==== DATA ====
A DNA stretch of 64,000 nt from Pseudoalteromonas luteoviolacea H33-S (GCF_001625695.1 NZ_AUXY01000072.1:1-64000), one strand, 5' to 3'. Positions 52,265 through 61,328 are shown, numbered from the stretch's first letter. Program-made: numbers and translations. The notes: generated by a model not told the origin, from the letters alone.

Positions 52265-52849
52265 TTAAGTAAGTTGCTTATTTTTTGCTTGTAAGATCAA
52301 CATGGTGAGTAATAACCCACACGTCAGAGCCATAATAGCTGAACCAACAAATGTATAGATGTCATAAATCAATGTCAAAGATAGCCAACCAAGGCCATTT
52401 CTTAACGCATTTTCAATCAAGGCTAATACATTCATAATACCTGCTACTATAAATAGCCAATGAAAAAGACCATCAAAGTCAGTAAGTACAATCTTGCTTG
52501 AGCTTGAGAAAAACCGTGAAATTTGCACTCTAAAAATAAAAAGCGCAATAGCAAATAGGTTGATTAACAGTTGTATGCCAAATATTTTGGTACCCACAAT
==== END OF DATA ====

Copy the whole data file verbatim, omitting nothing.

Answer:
A DNA stretch of 64,000 nt from Pseudoalteromonas luteoviolacea H33-S (GCF_001625695.1 NZ_AUXY01000072.1:1-64000), one strand, 5' to 3'. Positions 52,265 through 61,328 are shown, numbered from the stretch's first letter. Program-made: numbers and translations. The notes: generated by a model not told the origin, from the letters alone.

Positions 52265-52849
52265 TTAAGTAAGTTGCTTATTTTTTGCTTGTAAGATCAA
52301 CATGGTGAGTAATAACCCACACGTCAGAGCCATAATAGCTGAACCAACAAATGTATAGATGTCATAAATCAATGTCAAAGATAGCCAACCAAGGCCATTT
52401 CTTAACGCATTTTCAATCAAGGCTAATACATTCATAATACCTGCTACTATAAATAGCCAATGAAAAAGACCATCAAAGTCAGTAAGTACAATCTTGCTTG
52501 AGCTTGAGAAAAACCGTGAAATTTGCACTCTAAAAATAAAAAGCGCAATAGCAAATAGGTTGATTAACAGTTGTATGCCAAATATTTTGGTACCCACAAT